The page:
To do this, you would need to write to the employee, naming the ITEA or AWA. The letter should then state that the employer intends to apply to FWA for approval of a termination of the ITEA or AWA, noting that the ITEA or AWA will terminate 90 days after FWA’s decision. Within 14 days of the letter to the employee, apply to FWA.
 
An employee can also apply to terminate the ITEA.
 
What other instruments — instead of an ITEA or AWA?
 
If an employee is not covered by an ITEA or AWA, or you have taken the necessary steps above to terminate the ITEA or AWA, the Act provides a number of mechanisms to formalise the employment relationship. The Act requires compliance with the National Employment Standards.
 
Enterprise Agreements and Individual Flexibility Arrangements
 
Enterprise Agreements (formerly known as ‘workplace’ or ‘collective’ agreements), can now be made between an employer and any number of employees. Where an employee who will be covered by the agreement is a member of a union, and that union is entitled to represent the employee’s industrial interests with respect to the type of work under the proposed agreement, the union will be an automatic bargaining representative of the employee. The employee may, however, elect someone else (including themselves) as their bargaining representative.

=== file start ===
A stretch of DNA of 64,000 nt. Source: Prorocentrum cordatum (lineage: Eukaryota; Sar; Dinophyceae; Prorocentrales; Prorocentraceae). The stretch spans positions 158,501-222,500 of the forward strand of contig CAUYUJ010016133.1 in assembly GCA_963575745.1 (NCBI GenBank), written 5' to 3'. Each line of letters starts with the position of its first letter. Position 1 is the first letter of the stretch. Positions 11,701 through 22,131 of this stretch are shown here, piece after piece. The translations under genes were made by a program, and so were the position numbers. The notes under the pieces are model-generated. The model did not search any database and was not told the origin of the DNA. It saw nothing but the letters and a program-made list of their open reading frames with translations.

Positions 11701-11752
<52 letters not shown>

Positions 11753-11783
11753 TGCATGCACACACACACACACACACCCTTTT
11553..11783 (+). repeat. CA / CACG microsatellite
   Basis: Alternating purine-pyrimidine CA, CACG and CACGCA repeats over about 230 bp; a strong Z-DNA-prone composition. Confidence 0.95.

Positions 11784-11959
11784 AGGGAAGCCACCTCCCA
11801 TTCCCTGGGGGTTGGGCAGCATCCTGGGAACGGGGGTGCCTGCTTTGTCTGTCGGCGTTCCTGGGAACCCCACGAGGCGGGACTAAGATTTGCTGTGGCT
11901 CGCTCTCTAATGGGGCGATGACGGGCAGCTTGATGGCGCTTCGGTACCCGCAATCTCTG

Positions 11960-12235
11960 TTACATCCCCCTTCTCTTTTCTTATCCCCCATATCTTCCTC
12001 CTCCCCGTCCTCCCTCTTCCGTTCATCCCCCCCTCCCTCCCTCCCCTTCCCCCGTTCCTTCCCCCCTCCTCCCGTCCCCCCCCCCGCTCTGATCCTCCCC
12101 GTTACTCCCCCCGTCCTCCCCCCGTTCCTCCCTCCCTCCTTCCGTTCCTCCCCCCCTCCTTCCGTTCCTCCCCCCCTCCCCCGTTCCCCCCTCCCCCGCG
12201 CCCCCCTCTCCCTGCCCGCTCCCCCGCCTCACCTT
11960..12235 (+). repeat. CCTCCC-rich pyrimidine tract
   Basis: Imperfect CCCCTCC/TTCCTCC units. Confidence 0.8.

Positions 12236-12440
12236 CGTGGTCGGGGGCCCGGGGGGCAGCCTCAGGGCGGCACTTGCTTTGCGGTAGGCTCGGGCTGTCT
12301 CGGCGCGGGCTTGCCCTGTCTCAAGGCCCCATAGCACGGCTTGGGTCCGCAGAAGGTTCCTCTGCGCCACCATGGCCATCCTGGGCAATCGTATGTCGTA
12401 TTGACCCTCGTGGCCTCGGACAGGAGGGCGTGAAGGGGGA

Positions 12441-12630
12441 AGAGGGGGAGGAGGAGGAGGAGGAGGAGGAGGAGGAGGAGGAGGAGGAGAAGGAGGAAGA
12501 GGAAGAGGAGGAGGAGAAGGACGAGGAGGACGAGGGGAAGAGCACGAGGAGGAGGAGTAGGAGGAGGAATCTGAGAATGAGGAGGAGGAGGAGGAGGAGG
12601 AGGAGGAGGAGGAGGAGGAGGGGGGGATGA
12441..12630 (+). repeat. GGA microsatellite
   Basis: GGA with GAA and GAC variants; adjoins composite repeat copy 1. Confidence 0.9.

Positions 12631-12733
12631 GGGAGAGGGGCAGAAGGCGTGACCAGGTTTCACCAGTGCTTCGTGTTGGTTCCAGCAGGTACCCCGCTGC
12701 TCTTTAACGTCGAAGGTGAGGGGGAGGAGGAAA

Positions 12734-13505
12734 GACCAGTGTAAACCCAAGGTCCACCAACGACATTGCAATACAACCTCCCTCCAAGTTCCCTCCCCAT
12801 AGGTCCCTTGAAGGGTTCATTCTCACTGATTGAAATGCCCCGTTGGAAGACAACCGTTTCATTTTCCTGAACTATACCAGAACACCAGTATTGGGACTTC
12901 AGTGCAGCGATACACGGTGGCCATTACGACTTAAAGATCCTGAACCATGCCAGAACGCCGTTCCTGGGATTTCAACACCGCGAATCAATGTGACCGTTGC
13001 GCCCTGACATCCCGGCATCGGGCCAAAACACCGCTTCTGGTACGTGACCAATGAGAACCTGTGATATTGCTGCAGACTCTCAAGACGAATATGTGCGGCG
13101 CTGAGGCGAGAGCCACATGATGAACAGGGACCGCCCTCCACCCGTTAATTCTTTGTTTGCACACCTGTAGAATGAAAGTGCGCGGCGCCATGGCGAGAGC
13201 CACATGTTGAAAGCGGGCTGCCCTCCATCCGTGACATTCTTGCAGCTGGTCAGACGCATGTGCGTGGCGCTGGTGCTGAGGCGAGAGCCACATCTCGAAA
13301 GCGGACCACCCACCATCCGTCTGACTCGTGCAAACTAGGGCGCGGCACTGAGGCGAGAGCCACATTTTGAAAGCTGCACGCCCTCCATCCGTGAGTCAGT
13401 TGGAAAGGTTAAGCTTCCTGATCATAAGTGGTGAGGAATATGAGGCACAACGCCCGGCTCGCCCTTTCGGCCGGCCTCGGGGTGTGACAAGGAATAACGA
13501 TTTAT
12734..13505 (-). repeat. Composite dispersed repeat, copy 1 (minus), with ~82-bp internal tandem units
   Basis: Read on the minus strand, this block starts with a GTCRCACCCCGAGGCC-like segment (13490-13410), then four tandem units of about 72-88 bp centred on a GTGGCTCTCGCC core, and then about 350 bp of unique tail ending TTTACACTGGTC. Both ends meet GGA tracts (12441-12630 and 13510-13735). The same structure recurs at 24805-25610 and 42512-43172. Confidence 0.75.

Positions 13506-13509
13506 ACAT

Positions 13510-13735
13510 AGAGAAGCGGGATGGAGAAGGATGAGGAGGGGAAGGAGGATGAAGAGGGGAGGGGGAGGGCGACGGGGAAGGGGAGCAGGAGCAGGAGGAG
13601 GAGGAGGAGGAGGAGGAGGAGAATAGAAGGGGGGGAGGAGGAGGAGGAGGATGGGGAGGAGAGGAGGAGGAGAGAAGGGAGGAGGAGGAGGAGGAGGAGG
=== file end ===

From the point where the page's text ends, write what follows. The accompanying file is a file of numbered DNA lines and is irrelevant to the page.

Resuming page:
Because Enterprise Agreements may be made with an unrestricted number of employees at a workplace, parties have the option of utilising the mandatory ‘Flexibility Term’ to individualise the terms of the agreement between an employer and individual employee. This is called an Individual Flexibility Arrangement, and operates to vary the effect of certain terms of the enterprise agreement, such as hours of work or overtime. These written arrangements can be terminated at any time by agreement between the employer and individual employee, or by either party giving up to 28 days notice of the intention to terminate the arrangement.
 
Modern Awards
 
Modern Awards are the hallmark of the new industrial relations system, and may apply to your employees in the absence of an enterprise agreement, or an applicable AWA/ITEA.
 
Like enterprise agreements, all modern awards must include a flexibility term, which allows an employer and individual employee to enter an Individual Flexibility Arrangement. As Fair Work Australia has drafted the modern awards, all modern awards contain a ‘pro-forma’ flexibility term. However, these flexibility terms are quite broad, and allow employers and individual employees to vary the effect of a broad range of award terms.
 
Contracts of employment
 
The ease at which an individual flexibility arrangement can be terminated, means that employers must be mindful to always ensure an appropriate contract of employment governs the employee’s employment, regardless of an applicable enterprise agreement or modern award.
 
A contract of employment can be used in conjunction with an applicable enterprise agreement or modern award, providing that its terms and conditions are not inconsistent with the relevant industrial instruments.
 
Publication that can help
 
HR Advance (a sister publication to WorkplaceInfo) includes a number of template employment contracts and enterprise agreements that can be used after an employee's ITEA/AWA is terminated.